Command-line argument management is tricky to get right especially when the number of options that we support and the number of their combination is big. For this kind of applications, there are already a number of very effective libraries and tools supporting the programming in such a scenario. One such library is Boost::program_options which I highly encourage you to use as is it awesome.

But there are other cases where we need to quickly write a prototype or when the number of options and possible configuration is small where using Boost could be overkill. In such cases what we usually do is writing ad-hoc command-line options management code which will never be reuse and it is tailored for the specific application at hand. This approach costs time and it is boring once you did it once.

For this reason, I wrote a super simple and minimalistic C++17 command-line argument manager which allows you to:

• Check if a set of options has been specified
• Get the argument of each element of a set of options (as string).

The class is extremely easy to use. You only need to construct an instance of the class by passing the argc and argv variables and then you are ready to go. No more need for ugly and error prone command line argument parsing. For instance, as you can see from the code snippet below, I check for the existence of the -h or --help options and of all the other required options. If one of -X, -O, -P are not present or its required corresponding argument are not specified a help message is printed. Otherwise, the arguments are retrieved and returned as a vector of strings ready to be used.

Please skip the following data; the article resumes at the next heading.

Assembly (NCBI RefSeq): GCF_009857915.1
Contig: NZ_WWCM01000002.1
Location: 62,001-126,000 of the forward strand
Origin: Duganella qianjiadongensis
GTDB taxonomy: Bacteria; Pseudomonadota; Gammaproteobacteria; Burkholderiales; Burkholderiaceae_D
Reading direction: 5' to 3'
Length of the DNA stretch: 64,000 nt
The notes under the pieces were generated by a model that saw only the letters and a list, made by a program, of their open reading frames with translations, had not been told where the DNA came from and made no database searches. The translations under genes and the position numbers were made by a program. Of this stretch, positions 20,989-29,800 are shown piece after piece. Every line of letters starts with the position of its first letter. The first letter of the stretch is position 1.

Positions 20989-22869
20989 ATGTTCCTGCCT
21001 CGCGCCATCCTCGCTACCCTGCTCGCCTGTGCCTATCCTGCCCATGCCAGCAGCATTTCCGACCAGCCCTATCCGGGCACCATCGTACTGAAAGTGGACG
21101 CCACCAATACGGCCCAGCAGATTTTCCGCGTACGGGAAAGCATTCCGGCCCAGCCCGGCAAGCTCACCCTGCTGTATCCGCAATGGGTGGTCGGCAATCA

The example code is listed below or can be downloaded from here (gist on GitHub). You can also try it live on wandbox.

#include <string>
#include <algorithm>
#include <vector>
#include <tuple>
#include <iostream>
#include <optional>

void usage(const std::string&amp; progName) {
std::cout << progName << " -X FILE -P FILE -O DIRECTORY " << std::endl
<< "Options:"                        << std::endl
<< "-h  | --help    Print this help" << std::endl
<< "-X              Path to X file"  << std::endl
<< "-P              Path to P file"  << std::endl
<< "-O              Path to output directory." << std::endl;
}

class cmdline_args_parser{
public:
cmdline_args_parser (const int argc, char **argv){
for (int i=0; i < argc; ++i)
tokens.push_back(std::string(argv[i]));
}

const std::optional<std::string> getCmdOption(const std::string &amp;option) const{
auto  itr =  std::find(tokens.begin(), tokens.end(), option);
if (itr != tokens.end() &amp;&amp; ++itr != tokens.end())
return std::optional(*(itr));
return std::nullopt;
}

template<typename... Options>
const auto get_all_options(const Options... ops) const{
std::vector<std::optional<std::string>> v;
(v.push_back(getCmdOption(ops)), ...);
return v;
}

bool cmdOptionExists(const std::string &amp;option) const{
return
std::find(tokens.begin(), tokens.end(), option) != tokens.end();
}

template<typename... Options>
bool all_options_exists(const Options... opts) const{
return (... &amp;&amp; cmdOptionExists(opts));
}
template<typename... Options>
bool any_options_exists(const Options... opts) const{
return (... || cmdOptionExists(opts));
}

private:
std::vector<std::string> tokens;
};

auto process_args(const cmdline_args_parser&amp; p){
auto opts = p.get_all_options("-X","-O","-P");
if(p.any_options_exists("-h", "--help") ||
!all_of(begin(opts), end(opts), [](const  auto&amp; x ){return x;}) )
{
usage(p.get_program_name());
return;
}
for(const auto opt : opts){
std::cout<<opt.value()<<std::endl;
}
}

int main(int argc, char** argv){
cmdline_args_parser p (argc, argv);
process_args(p);

return 0;
}